Why believe in Christianity part 11 to 15
Ok it has been a couple of weeks since I wrote the last “Why believe in Christianity_part_7-10”. You remember the series, I am describing all of the reasons why people would not or should not have become Christians, all the political, social and economic reasons it would not be attractive to either the average person or the elite of that time. Why would anybody want to follow Jesus Christ – unless of course there was something in it that must have made sense?
Factor #11 — Do Not Rely on Women!
The non-believers have brought this point as a last attempt to discredit Christianity whenever we get into a deep discussion. Therefore, it bears repeating and elaboration. If Christianity wanted to succeed, it should never have admitted that women were the first to discover the empty tomb or the first to see the Risen Jesus. It also never should have admitted that women were main supporters (Luke 8:3- and Joanna, the wife of Chuza, Herod’s household manager, and Susanna, and many others, who provided for them out of their means.) or lead converts (Acts 16 – a long chapter that has many people mentioned).
In the ancient world, many have pointed out; women were regarded as “bad witnesses”. I need to emphasize that this was not a peculiarity as it would be seen today, but an ingrained stereotype of that time and that civilization. As Malina and Neyrey note in their book “Portraits of Paul”, gender in antiquity came laden with “elaborate stereotypes of what was appropriate male or female behavior. (p.74)”
Quintilian[i] said that where murder was concerned, males are more likely to commit robbery, while females were prone to poisoning.
We find such sentiments absurd and politically incorrect today — but whether they are or not, this was ingrained indelibly in the ancient mind. “In general Greek and Roman courts excluded as witnesses women, slaves, and children…According to Josephus… [women] are unacceptable because of the ‘levity and temerity of their sex’.” (p. 82) Women were so untrustworthy that they were not even allowed to be witnesses to the rising of the moon as a sign of the beginning of festivals.
also notes (p.33 http://www.amazon.com/dp/0830815724/?tag=mh0b-20&hvadid=3486446373&hvqmt=b&hvbmt=bb&hvdev=c&ref=pd_sl_1jju5nyqyh_b a book worth getting) that a woman and her words were not regarded as “public property” but should rather be guarded from strangers — women were expected to speak to and through their husbands (not much different from modern day Islam). A woman’s place was in the home, not the witness stand, and any woman who took an independent witness was violating the honor code.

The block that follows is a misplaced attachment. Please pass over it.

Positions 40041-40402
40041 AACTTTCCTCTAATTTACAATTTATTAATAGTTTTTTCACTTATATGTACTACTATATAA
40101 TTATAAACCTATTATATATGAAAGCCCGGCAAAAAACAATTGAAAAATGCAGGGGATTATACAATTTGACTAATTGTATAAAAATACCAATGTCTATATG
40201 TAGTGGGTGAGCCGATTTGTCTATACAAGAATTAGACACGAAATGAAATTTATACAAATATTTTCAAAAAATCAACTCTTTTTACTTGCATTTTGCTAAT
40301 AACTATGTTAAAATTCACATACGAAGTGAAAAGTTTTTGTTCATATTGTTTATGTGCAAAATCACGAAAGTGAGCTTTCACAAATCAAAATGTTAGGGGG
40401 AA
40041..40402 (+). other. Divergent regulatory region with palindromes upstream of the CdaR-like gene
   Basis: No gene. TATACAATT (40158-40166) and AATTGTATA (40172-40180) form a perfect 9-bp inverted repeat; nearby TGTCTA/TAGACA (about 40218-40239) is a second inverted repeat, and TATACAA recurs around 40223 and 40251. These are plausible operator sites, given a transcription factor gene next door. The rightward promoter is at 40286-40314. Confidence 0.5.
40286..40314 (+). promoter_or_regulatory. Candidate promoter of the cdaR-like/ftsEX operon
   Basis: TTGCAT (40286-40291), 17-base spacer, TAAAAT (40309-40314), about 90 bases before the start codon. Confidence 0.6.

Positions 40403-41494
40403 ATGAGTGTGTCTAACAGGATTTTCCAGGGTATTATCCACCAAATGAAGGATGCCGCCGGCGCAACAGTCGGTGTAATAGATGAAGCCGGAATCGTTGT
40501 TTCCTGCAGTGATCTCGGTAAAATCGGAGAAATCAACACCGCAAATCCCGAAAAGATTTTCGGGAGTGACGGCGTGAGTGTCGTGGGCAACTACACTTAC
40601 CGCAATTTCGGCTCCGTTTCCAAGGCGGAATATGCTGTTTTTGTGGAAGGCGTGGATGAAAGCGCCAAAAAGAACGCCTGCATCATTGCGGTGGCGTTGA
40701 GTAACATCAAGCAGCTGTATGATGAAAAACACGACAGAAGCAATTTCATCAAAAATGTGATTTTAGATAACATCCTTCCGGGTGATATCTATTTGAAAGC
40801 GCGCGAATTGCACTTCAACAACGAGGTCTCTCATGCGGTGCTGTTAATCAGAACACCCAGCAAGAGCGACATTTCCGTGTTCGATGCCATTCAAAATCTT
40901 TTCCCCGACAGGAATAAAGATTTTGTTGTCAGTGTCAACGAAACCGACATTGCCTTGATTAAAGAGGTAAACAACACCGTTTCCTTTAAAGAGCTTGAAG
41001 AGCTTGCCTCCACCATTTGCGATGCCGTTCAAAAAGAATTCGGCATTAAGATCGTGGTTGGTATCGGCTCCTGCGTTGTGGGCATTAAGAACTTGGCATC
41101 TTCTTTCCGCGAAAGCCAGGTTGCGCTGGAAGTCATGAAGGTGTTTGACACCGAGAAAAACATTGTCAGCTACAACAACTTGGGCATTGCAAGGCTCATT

It would have been much easier to put the finding of the tomb on the male disciples, or someone like Cleophas[ii] or even Nicodemus[iii], find the tomb first, or to mediate the witness through Peter or John. However, they were apparently stuck with this truth — and Christianity apparently overcame yet another stigma.
Factor #12 — Don’t Rely on Bumpkins, Either!
However, before you go out and join a Christian group, I have more to deter you. It was not just women who had a problem. Peter and John were dismissed based on their social standing (Acts 4:13- Now when they saw the boldness of Peter and John, and perceived that they were uneducated, common men, they were astonished. And they recognized that they had been with Jesus.)
This reflects a larger point of contention among the ancients. I have noted the problem of having Jesus hail from Galilee and Nazareth before (https://iamnotanatheist.wordpress.com/2014/11/03/why-believe-in-christianity-2/ ). This was as much a problem for the disciples as well — and would have hindered their preaching. The Jews themselves had no trust in such people, if we are to believe later writings in the Talmud: of men such as Peter and John, who were called “people of the land,” it was said: “…we do not commit testimony to them; we do not accept testimony from them.”
It represents an ancient truism also applicable in the ancient world as a whole. Social standing was tied to personal character in an intimate manner. Fairly or unfairly, a country bumpkin was the last person you would believe. Only Paul may have avoided this stigma among the apostolic band. (Matthew may have as well, if he were not a member of a group despised for different reasons: a tax collector.) Very few messengers of Christianity would have been able to avoid this stigma.